Even Kuensel, long accused of being the government mouth piece, replied in one of its editorials: “In the past, we said a bridge has been inaugurated, today we are saying that the bridge has been inaugurated but it has overstepped its budget and deadline. Is there anything wrong with that?” Nothing at all. Government officials would simply have to become accustomed to this new environment of accountability and transparency. Also people were bored reading about workshops and seminars. People wanted to read about corruption, scandals, and see authority questioned.
In 2009, the government introduced the annual journalism awards. It was not without controversy and had to be scraped off. Today, there is no platform or forum to recognize journalists in Bhutan for their work and labor.
That same year – 2009, a fifth newspaper was established: Business Bhutan. Unlike earlier newspapers, this weekly sought to provide simplified business news. Its management said they were confident of finding space in an already crowded sector.
But not all was well. A sixth newspaper was in the works. Bhutan Times declared a loss of Nu 5.4 million. A management change later, 12 reporters, including its editor, claiming editorial interference, resigned en masse. The incident marked the first major conflict between journalists and their owners, and perhaps in some way was a healthy sign of that journalists took their editorial independence seriously. But it was also an indication that the nascent newspaper industry was growing faster than the pool of professional journalists and managers were.
The resigning journalists would go on to form The Journalist, a weekly. The Journalist began with a bang, but like most things in Bhutan that start full of enthusiasm, would almost fold a year later. It has nevertheless carried on. A year later, another newspaper – The Bhutanese was launched.
To reiterate, seven newspapers for a population that mostly watches television for its news. How do they survive? The government indirectly finances their survival through advertising. It’s an advertising industry worth more than Nu 300 million.
So it wasn’t with surprise when some of the newspapers, as pointed out in their editorials and news reports, expressed disappointment when the government announced the circulation audit. They said such a move to gauge their circulation and reach, and thus determine the amount of government advertisements they will get, threatens their very survival while giving the national newspaper the advantage to acquire more money based on its already existing infrastructure. Such a stance reflects badly on newspapers. The government is in fact talking about making an inefficient system of expenditure, well, efficient. It is after all, tax payer money that they’re talking about. Citizens don’t want to see their money wasted on seven newspapers that are almost practically a carbon copy of each other. It is a fact that the same Thimphu centric stories can be read in simply different styles.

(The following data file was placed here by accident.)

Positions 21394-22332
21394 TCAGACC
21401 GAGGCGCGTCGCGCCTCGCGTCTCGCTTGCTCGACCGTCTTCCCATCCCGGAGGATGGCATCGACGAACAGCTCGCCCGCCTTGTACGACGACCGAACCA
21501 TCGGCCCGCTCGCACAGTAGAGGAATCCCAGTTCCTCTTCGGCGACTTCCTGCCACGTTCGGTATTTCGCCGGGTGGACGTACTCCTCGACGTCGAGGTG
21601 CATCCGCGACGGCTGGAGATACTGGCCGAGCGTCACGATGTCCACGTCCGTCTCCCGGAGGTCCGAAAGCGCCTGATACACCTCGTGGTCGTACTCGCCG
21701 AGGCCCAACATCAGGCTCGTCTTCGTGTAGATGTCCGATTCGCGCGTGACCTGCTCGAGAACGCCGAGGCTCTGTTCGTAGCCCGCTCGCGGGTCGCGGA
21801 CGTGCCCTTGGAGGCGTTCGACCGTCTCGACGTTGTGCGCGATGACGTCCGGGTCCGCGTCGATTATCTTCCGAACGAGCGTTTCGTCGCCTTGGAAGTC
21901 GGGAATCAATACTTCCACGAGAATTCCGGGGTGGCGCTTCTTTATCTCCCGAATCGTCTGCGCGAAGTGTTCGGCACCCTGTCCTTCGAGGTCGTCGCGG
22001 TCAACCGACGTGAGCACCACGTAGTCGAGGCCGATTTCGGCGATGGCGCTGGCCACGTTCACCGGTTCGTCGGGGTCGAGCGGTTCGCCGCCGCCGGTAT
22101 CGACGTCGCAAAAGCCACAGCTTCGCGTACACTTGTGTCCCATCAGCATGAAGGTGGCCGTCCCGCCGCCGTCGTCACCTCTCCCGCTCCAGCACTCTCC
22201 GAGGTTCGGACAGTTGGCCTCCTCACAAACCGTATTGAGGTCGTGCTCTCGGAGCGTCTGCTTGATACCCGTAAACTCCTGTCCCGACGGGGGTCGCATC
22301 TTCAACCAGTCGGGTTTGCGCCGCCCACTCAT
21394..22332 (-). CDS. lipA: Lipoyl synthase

A newspaper is not started for government handouts. A newspaper is started as a responsibility to society. According to media reports, that’s what Bhutanese newspaper owners or editors said at the birth of their watch dogs. You start a business, in this case, a newspaper with an understanding of the risks and challenges in the existing market, and you find ways to overcome these challenges by offering something different, by being innovative.
Even if the government does not implement a more efficient advertising policy, does this guarantee the survivability of all newspapers? With most of the newspapers not really offering anything new, and with talks of more local television channels on the way, market forces will eventually eliminate the non-innovative newspapers.The government may have said, let there be many newspapers, allowing this brief creationism period, but the newspapers should have been aware that evolution and natural selection also apply.
In the end, those who adapt best to the market situation will survive. There are already newer forms of journalism emerging in the young Bhutanese media.